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5 Things You Need to Know About Retinol

5 Things You Need to Know About Retinol

1. Natural Form of Vitamin A

Retinol is one of the natural forms of Vitamin A, and it is critical for bone growth and vision. But Retinol is most well-known for its use as a treatment for acne and other skin problems, since it has a molecular structure that is small enough to penetrate the outer layers of the skin. Retinol is often confused with Retin A, a popular treatment for acne. Retin A is a synthetic derivative of Vitamin A and is only available by prescription.

2. Looking Younger

Most anti-aging creams, lotion and gels contain retinol. It can diminish fine lines and wrinkles and give your face a smoother appearance. It can also stimulate new collage production, which helps to give a more youthful look. Many people see an improvement in just a few weeks. However, some products containing retinol offer little or no change because they only contain small amounts. A large amount can actually irritate your skin. Retinol creams also have a very short shelf life. Accutane, a drug derived from retinol, is a short-term prescription medication used as a last resort for extremely severe acne. Women should not take accutane while pregnant, as it can cause birth defects. If you decide to use accutane for acne, you should be under a doctor's care.

3. Deficiency Common in Developing Countries

Although most people in the United States get plenty of Vitamin A, a deficiency is common in many third world countries. To get more Vitamin A, you need to include more eggs and fortified milk products in your diet. You also need to increase your consumption of orange, yellow and green vegetables. Animal and fish liver also are good sources of Vitamin A. People who follow a healthy diet plan almost always get a good amount of Vitamin A. Vitamin A supplements are available, but should only be used under a doctor's care. Patients who have Vitamin A deficiencies are given large doses of the vitamin for several days only. It is dangerous to continue this treatment for more than a few days.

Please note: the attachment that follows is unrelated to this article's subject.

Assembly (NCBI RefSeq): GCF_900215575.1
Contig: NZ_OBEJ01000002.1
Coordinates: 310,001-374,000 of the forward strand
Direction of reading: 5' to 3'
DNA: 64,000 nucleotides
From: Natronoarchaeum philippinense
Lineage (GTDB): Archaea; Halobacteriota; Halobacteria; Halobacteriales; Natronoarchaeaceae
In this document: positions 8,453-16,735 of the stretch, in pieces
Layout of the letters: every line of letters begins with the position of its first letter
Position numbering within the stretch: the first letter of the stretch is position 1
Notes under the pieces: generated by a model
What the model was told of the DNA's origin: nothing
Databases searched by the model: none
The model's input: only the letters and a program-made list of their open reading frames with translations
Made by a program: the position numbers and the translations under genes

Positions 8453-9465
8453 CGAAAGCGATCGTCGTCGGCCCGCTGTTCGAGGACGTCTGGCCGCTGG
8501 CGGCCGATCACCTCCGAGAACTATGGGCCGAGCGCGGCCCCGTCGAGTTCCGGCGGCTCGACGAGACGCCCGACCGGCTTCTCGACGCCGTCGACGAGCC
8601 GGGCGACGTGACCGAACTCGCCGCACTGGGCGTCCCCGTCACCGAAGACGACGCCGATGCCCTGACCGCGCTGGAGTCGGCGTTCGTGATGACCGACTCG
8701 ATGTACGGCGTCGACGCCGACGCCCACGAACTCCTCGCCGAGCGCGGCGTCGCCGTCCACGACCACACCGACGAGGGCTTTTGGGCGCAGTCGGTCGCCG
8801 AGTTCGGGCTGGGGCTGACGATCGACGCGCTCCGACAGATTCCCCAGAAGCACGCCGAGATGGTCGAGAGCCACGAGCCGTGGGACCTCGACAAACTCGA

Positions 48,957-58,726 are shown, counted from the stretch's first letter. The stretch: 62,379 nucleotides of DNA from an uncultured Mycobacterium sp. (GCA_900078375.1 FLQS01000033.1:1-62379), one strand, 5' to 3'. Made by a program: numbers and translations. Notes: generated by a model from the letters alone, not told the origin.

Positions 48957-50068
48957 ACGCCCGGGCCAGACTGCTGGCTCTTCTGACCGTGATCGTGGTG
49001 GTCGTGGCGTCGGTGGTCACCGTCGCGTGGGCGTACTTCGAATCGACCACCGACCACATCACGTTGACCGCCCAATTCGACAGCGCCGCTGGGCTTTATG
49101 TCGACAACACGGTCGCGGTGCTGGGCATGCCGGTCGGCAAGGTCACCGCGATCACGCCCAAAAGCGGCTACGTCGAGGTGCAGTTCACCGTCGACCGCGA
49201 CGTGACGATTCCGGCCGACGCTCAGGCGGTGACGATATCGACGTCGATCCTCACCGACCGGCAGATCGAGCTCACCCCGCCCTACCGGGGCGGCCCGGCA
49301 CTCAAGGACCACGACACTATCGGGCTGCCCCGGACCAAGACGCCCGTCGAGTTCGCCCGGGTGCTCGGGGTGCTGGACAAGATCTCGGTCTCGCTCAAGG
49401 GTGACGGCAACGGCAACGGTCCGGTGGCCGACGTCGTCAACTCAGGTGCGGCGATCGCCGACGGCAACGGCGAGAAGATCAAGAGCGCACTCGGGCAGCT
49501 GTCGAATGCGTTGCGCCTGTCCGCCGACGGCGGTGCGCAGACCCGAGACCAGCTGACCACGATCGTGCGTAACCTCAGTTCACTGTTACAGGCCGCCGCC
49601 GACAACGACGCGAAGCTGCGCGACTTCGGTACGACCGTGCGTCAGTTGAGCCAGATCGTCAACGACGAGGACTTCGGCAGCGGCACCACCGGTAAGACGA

4. Night Blindness

Night blindness is an early symptom of a Vitamin A deficiency. The whites of the eyes and the corneas will become dry and damaged. Foamy deposits will appear, and the corneas may ulcerate. Total blindness can eventually develop.

5. Serious Side Effects

Retinol, or Vitamin A, can have serious side effects if taken in excess. Over time, you will develop dry skin, severely chapped lips, headaches, bone and joint pain and pressure within the brain. Your liver and spleen many enlarge. If you take a very large amount of Vitamin A in one dose, you can develop severe symptoms within just a few hours. You will feel extremely sleepy, irritable and nauseous. Retinol also increases your sensitivity to the sun.

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